The 77th anniversary of the allied D-Day landings in Normandy was, because of the Covid-19 pandemic, without the usual strong contingent of remaining veterans, but a highlight was the unveiling of an imposing seafront memorial to the more than 22,000 troops under British command who died during the three-month campaign to liberate northern France from German occupation.
François Hollande and Paris mayor Anne Hildago dedicated a plaque to the 147 people who died at the hands of terrorists in France in 2015.
Between 1941 and 1964, a total of 60,000 people were interned in a camp at Rivesaltes in south-west France, close to the border with Spain. The successive waves of internees included Spanish Republican refugees, Jews and Roma during the German occupation of France in World War II, and later Algerian Harki soldiers and their families who had sided with French forces during their country’s bitter war of independence. On Friday, French Prime Minister Manuel Valls inaugurated a major memorial centre at the notorious camp and which highlights widespread political hypocrisy in face of the current refugee crisis. Nicolas Chevassus-au-Louis reports on the history of the camp and its belated memorial centre, a project of 17 years in the making.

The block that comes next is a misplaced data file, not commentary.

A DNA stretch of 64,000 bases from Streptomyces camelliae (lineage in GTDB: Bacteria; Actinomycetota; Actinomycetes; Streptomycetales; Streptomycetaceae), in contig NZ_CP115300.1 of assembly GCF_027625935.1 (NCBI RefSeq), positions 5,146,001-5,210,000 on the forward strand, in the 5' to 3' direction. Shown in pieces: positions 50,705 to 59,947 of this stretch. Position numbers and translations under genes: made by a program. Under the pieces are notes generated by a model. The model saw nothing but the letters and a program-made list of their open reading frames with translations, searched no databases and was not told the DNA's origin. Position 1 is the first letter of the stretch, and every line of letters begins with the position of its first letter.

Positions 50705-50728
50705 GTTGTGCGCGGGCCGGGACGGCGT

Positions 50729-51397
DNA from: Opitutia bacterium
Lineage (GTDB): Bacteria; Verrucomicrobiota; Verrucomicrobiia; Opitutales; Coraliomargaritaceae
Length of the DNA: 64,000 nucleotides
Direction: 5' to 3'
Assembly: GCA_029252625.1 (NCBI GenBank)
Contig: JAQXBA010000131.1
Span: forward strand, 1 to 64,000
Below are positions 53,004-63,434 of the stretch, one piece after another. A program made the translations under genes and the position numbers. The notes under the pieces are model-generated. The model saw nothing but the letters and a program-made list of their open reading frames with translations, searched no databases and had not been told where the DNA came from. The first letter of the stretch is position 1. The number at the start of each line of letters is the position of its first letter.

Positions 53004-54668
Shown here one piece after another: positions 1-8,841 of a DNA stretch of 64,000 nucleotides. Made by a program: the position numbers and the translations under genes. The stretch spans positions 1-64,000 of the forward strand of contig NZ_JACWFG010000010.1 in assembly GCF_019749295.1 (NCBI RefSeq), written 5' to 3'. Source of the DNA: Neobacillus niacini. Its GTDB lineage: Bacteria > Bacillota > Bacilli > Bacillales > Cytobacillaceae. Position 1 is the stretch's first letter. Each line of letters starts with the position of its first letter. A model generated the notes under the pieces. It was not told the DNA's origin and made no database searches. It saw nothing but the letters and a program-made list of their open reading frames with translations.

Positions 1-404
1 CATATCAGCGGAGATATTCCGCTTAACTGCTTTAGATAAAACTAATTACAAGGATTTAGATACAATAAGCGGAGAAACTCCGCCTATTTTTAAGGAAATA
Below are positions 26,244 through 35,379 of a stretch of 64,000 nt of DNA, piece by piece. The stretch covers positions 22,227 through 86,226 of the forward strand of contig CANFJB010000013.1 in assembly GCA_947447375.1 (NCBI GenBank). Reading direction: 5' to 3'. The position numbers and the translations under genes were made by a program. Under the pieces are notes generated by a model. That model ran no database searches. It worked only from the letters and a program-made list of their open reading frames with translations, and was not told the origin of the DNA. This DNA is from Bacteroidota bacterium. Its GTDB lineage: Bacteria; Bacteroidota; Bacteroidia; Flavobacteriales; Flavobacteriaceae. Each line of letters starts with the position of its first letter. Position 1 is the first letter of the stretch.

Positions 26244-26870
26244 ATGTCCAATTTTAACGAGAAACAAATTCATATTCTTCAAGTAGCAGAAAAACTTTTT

The French president, on a tour of Caribbean islands, paid homage to slaves and their sacrifices at the memorial, the first of its kind on French soil.
François Hollande was speaking at ceremony in Armenia's capital Yerevan to mark 100 years since mass killings of roughly 1.5 million people.
French president marked Armistice Day by saying France should not hide behind new ‘Maginot Line’ of racism, anti-Semitism and xenophobia.
'Ring of Remembrance' has names of all 580,000 soldiers of all nationalities who died in Nord-Pas-de-Calais in northern France from 1914 to 1918.
Next year's first world war centenary, to be launched by François Hollande, may include memorial for the 600 young men shot by firing squad.
President François Hollande led a ceremony at a former WWII internment camp at Drancy, north of Paris, used in the deportation 65, 000 Jews.